Late fall is the time to see the Mobile-Tensaw River Delta. The skies are blue, the alligators still sun on logs and sandbars and hundreds of species of birds are migrating through. It is too cold for snakes in the woods and on the trails. The paths and riverbeds are dry and the underbrush is less dense and tangled.
Shaped like a wishbone between the Mobile and Tensaw rivers, the Mobile-Tensaw Delta has 25 miles of river on over 250,000 acres (an area about 14 miles wide and 45 miles long), the second largest delta in the U.S. after the Mississippi Delta.
Where there is water, there is life. The Mobile Delta, known as “America’s Amazon” is one of the most biodiverse places in America, maybe the world. There are 350 types of freshwater fish, over 300 species of birds, and more types of turtles and snails than anywhere else on the continent. Turtles drop into the river from logs and branches of toppled trees as boats pass by. Delta Safari guide, Chris Wiber, calls the turtles “alligator potato chips” and describes the sound of alligators crunching on turtle shells.
Life on the river. Tupelos, sweet gum, wild pecan, oak trees, great blue herons, kingfisher, osprey, beavers and feral pigs. Spanish moss, originally called Spanish beard by the French, and muscadine vine. Floating houses, tied by cables to the shore, rise and fall with the tide. Two story houses, ranch houses, and houses with water slides, decks and porches. Houses so far out there is no road access, electricity, or running water.
Deep in the Delta is Bottle Creek Mound, the largest Mississippian site on the north Central Gulf Coast and one of the few Mississippian sites not developed for tourism. Once clear cut by the Mississippians, the island is again covered in forest and 6-foot tall palmettos.
The eighteen mounds were built bucket by bucket for over 100 years and they are lined up with solstices and equinoxes proving the Mississippian’s understanding of math and science. The mounds represent the birth of a people and a social hierarchy. The largest mound is 45 feet tall and belonged to the chief who was considered a deity and connected to God. The sun rose when the chief rose,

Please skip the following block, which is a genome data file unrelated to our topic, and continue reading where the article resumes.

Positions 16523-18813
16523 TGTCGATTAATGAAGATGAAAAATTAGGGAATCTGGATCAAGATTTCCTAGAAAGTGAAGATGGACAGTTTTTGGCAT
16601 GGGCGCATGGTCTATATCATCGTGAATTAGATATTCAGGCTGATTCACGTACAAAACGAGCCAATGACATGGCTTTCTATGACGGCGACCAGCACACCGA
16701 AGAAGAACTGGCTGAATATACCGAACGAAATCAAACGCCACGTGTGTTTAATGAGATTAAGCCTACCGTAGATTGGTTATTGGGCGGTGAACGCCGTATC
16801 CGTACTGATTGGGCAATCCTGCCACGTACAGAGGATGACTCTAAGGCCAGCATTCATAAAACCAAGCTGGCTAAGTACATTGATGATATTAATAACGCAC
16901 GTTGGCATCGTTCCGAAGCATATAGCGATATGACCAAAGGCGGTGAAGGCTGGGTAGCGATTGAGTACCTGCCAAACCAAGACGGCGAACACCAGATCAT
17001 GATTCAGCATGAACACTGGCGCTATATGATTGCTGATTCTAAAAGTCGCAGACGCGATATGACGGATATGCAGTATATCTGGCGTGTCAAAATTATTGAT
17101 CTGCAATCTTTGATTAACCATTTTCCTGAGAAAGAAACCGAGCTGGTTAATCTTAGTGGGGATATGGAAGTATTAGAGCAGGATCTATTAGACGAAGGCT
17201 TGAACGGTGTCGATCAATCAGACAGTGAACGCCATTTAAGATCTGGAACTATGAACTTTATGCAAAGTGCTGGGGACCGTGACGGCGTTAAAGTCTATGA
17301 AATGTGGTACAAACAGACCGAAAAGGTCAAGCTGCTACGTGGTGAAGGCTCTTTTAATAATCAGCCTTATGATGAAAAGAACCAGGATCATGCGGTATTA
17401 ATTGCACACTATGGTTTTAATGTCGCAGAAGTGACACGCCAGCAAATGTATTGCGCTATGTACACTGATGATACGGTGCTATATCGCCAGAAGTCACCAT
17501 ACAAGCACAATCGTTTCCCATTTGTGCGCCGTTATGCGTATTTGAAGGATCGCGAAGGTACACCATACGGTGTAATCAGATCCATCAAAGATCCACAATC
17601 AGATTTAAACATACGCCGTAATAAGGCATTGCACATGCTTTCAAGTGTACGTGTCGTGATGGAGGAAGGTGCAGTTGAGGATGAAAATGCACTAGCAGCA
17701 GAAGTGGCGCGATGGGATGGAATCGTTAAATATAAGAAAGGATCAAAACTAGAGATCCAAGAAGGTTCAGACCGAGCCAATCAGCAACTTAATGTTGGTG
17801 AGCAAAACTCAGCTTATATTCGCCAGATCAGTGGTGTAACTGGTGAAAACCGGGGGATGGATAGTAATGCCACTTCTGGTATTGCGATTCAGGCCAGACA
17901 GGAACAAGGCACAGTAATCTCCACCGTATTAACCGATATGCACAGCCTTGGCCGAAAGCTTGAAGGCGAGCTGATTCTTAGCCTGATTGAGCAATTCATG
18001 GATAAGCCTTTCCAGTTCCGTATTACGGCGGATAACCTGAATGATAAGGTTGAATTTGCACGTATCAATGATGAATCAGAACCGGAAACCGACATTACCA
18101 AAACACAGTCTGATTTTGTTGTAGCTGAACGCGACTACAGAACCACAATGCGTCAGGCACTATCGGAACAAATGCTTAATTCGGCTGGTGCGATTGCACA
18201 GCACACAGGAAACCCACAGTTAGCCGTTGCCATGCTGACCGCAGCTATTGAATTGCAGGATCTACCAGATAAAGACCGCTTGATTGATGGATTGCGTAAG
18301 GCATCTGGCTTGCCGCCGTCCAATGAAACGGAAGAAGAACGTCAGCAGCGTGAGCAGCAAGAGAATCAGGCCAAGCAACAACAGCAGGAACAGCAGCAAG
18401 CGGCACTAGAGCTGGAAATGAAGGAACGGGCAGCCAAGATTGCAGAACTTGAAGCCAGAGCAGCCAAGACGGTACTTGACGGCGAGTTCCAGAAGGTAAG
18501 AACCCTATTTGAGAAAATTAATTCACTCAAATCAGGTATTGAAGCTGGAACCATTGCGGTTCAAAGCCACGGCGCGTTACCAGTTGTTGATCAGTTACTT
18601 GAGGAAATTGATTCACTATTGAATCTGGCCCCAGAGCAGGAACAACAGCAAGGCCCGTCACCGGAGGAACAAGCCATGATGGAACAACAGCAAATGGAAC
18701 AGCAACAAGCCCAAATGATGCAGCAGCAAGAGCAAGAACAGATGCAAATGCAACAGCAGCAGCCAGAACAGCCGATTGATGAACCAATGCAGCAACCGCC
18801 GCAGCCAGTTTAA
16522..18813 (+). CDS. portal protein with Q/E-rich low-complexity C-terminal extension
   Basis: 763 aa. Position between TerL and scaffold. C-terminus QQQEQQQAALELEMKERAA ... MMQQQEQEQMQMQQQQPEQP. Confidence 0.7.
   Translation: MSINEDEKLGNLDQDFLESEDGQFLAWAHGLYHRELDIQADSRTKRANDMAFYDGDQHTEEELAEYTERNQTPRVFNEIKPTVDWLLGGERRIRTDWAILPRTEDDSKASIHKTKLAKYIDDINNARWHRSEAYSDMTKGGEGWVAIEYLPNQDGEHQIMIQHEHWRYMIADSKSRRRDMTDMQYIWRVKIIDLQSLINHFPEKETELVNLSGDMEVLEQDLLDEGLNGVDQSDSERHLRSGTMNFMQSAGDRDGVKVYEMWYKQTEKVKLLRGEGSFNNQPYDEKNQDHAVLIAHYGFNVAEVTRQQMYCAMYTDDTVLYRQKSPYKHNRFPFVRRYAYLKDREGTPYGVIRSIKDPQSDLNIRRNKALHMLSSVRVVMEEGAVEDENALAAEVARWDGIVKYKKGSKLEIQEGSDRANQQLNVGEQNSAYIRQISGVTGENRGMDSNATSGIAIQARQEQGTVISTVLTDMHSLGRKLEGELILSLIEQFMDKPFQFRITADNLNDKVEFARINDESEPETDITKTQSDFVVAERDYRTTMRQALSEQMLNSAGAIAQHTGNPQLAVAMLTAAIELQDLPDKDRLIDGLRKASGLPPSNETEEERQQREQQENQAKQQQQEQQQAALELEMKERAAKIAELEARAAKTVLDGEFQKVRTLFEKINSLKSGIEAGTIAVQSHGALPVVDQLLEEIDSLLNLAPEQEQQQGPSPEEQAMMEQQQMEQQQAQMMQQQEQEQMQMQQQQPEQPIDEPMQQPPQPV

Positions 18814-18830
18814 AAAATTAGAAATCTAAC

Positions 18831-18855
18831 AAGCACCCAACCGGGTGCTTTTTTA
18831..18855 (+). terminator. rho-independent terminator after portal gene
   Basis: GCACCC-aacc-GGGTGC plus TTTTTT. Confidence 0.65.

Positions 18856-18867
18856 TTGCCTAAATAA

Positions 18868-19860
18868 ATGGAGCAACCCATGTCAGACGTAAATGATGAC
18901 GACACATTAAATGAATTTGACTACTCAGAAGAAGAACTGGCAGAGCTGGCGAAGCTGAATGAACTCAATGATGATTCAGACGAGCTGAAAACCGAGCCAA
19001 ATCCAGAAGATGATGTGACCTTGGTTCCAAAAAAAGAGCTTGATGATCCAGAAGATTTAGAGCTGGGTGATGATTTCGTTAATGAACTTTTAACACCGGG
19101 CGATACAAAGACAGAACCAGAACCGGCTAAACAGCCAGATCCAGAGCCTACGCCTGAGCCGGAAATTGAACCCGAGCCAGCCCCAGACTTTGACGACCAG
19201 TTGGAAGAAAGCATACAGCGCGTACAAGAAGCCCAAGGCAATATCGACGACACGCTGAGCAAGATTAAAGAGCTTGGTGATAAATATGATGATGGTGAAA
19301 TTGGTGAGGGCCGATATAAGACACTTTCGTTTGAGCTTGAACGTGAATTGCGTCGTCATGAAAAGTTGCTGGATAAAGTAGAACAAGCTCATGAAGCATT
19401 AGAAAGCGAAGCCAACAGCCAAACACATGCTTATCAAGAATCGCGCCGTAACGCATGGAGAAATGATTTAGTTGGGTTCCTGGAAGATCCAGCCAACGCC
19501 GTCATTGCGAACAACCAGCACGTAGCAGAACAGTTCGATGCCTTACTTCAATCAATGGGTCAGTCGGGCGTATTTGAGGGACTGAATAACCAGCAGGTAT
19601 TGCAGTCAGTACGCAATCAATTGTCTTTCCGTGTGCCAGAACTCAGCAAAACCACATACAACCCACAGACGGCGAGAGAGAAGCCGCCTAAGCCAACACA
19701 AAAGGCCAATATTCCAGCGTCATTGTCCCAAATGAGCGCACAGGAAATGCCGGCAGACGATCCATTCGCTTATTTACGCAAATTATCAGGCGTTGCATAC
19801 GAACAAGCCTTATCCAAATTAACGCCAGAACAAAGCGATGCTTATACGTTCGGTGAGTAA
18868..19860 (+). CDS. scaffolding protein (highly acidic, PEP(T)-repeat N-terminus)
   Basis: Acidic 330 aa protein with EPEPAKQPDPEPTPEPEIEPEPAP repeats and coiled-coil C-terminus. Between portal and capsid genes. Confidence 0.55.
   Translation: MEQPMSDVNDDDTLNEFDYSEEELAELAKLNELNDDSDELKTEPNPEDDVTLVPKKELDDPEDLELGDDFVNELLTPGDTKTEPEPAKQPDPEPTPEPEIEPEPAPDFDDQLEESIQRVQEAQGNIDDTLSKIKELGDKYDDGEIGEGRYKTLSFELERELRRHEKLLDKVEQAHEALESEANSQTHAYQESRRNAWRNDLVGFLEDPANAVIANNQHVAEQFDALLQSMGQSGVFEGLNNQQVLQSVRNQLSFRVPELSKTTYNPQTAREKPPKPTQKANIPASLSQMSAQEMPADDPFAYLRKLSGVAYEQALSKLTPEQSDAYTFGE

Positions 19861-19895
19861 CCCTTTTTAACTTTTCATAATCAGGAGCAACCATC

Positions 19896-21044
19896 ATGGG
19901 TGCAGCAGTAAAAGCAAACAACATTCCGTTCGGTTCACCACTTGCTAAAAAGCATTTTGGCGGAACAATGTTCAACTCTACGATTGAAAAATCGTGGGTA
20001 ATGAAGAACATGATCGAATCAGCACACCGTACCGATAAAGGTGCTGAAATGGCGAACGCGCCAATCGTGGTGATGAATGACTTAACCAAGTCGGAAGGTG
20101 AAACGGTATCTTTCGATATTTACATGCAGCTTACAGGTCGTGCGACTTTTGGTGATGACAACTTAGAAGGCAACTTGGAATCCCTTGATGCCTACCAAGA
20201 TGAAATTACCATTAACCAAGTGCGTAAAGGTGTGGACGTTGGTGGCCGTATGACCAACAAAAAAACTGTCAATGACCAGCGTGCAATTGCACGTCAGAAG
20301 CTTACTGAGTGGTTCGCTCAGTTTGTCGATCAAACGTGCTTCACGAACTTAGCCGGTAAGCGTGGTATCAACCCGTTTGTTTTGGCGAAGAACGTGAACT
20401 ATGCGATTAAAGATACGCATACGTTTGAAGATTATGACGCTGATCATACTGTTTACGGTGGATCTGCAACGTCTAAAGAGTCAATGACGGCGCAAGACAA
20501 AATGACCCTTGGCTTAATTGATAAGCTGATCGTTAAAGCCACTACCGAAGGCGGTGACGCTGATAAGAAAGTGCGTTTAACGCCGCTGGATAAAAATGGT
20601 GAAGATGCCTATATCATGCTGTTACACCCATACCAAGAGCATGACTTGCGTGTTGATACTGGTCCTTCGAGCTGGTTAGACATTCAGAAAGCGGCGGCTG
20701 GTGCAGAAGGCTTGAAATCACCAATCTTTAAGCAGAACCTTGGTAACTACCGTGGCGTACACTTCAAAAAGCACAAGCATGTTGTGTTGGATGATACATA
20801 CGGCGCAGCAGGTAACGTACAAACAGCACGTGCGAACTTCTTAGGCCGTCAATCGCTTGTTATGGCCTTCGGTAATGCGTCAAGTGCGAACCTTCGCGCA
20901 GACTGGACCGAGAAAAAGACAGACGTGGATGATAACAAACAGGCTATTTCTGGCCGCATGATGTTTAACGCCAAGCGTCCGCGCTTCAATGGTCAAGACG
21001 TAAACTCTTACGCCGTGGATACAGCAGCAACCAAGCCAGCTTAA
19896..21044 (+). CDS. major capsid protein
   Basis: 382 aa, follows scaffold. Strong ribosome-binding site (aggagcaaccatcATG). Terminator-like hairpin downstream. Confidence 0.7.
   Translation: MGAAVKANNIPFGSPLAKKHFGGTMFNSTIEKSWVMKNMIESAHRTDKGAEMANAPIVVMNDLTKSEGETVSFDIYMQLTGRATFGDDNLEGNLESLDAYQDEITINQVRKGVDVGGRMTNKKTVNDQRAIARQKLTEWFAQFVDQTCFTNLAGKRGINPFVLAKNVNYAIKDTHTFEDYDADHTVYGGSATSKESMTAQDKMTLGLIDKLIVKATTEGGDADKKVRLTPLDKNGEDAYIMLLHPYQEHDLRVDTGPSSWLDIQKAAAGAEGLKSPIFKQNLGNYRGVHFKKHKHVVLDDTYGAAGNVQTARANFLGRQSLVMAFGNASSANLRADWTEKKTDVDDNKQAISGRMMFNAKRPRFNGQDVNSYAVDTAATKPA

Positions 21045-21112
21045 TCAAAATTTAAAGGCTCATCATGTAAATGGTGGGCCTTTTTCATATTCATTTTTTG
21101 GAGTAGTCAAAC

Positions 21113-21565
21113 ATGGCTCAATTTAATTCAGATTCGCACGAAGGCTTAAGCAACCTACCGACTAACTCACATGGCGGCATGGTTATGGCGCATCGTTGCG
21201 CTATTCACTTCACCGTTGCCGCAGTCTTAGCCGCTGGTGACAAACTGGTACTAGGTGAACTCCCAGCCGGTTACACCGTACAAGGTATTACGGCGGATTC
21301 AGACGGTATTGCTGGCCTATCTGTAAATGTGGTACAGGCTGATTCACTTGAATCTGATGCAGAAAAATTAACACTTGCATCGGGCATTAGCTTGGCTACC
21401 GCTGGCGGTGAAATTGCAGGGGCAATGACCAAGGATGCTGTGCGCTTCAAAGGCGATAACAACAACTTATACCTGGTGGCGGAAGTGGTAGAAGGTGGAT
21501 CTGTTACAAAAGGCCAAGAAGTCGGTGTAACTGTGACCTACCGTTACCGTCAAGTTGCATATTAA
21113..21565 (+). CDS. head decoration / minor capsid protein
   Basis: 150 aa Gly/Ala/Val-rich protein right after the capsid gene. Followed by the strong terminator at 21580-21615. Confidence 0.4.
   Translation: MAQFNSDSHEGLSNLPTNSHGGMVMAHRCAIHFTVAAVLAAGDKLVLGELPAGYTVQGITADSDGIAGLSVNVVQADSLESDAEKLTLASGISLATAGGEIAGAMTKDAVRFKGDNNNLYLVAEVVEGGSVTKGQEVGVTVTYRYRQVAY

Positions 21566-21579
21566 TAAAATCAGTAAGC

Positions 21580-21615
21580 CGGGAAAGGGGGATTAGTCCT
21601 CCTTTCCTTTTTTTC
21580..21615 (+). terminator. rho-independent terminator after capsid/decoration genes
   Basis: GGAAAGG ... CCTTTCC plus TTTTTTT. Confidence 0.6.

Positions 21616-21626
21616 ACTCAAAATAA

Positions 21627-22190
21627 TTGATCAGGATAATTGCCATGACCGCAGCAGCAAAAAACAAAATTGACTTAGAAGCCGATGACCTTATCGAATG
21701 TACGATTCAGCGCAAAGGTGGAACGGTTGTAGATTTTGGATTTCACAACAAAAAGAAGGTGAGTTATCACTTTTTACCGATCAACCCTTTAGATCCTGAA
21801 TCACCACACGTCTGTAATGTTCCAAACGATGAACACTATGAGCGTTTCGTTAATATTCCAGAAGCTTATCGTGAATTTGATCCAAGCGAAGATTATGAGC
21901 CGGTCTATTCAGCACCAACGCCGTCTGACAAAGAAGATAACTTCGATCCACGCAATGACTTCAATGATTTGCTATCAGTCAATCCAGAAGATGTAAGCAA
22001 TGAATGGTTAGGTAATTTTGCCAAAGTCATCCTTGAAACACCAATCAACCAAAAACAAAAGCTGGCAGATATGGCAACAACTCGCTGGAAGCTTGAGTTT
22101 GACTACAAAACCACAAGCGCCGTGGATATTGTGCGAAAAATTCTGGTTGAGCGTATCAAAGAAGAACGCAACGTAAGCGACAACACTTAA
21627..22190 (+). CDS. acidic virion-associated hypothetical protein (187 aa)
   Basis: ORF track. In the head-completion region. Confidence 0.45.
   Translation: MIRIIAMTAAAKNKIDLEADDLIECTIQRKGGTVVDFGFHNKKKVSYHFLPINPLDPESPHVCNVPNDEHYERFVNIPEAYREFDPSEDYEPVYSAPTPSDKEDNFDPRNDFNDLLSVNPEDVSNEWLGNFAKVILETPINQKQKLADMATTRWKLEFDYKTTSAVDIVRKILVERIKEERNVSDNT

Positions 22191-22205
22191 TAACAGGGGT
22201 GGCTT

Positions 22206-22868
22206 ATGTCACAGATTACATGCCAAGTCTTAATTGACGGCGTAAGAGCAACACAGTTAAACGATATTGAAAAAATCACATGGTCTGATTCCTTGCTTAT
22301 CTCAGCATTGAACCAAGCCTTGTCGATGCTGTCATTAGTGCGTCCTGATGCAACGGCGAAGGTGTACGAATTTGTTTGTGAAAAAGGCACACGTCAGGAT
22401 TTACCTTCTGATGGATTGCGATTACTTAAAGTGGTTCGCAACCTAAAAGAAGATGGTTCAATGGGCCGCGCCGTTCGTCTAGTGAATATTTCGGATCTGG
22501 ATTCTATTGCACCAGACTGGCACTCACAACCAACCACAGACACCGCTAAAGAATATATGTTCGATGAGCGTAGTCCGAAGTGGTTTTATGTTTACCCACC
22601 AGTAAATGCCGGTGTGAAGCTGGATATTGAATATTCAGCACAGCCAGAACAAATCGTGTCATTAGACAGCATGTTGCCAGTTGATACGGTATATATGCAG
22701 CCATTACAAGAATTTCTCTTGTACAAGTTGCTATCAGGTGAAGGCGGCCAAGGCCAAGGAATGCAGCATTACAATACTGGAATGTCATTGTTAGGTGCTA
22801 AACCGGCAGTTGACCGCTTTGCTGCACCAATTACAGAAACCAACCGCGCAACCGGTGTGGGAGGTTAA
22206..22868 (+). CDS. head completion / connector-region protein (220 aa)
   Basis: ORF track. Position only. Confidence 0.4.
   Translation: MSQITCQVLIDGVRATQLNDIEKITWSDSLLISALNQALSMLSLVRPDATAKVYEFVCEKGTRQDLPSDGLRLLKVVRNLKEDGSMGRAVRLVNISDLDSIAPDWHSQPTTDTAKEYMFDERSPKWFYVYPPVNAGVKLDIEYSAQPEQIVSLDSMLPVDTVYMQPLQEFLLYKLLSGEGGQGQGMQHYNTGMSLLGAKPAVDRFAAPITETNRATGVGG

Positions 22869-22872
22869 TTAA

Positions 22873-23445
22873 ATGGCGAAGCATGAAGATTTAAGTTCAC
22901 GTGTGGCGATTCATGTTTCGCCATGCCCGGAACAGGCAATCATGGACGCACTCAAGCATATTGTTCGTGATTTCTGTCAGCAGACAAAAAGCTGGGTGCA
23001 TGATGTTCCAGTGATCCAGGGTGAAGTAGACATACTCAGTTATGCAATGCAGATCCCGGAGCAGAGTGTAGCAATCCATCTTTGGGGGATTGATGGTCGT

Wiber says the Mississippian empire was comparable to the Aztec and Incan empires. 10,000 people may have there lived from 1250-1550 until the Spanish arrived with smallpox that wiped out the indian population. The mounds have been excavated by archaeologists from the University of South Alabama and raided by looters. Artifacts are on display at the University of South Alabama.
“A lot of people know about these mounds, but most people never come to see them. It’s not easy to get here,” says Michael Dorie, captain for the tour. “It takes an hour-and-a-half boat ride and there is no dock, just a mud bank to tie up to. If you don’t have a guide, it is easy to get lost on the trail. There is no kiosk, no welcome center. You need a guide to explain the pieces of dirt. This place was once an empire, you just have to look to find it.”
The best way to go into the rivers of the Delta is by boat or Kayak. Five Rivers Delta Safaris offers guided kayak and boat trips and also overnight trips. The guides on my trip, Chris Wiber, and Michael Dorie, know the rivers and their plants and animals because they are on the river all of the time. They can spot alligators in dark shadows and launch a boat stuck in the mud of a bank.
I wanted to take the river tour after seeing the America’s Amazon documentary and reading Ben Raines’ series in the Mobile Press-Register about the importance of the Mobile-Tensaw Delta on a global scale. It is time to appreciate and protect our Delta now before it is too late.
“Scientists have begun to talk about Mobile Bay approaching a tipping point, just as they did around Chesapeake Bay in the decade before that system collapsed.
You can see the same signs of decline in the woods of the Delta, or the dwindling bits of native forest and stream left in the upper reaches of the state. The extinct animals are never coming back. And more creatures that call our hills and valleys and creeks home are surely headed for the history books.
For those that know these Alabama forests and rivers the best, every trip into the woods or a bog or the sprawling Delta is bittersweet. For all the glories to behold, in birds and fish and flowers, there is the nagging thought of what should be there, or once was there, but is now gone.
Alabama stands at a defining moment. We still have the most incredible river system in North America. We are still home to more species per square mile than any other place on the continent. But the clock is ticking.”
Ben Raines, Where the Rivers meet the Sea, the Mobile-Tensaw Delta, is Important on a Global Scale, November 30, 2014 in the Mobile Press-Register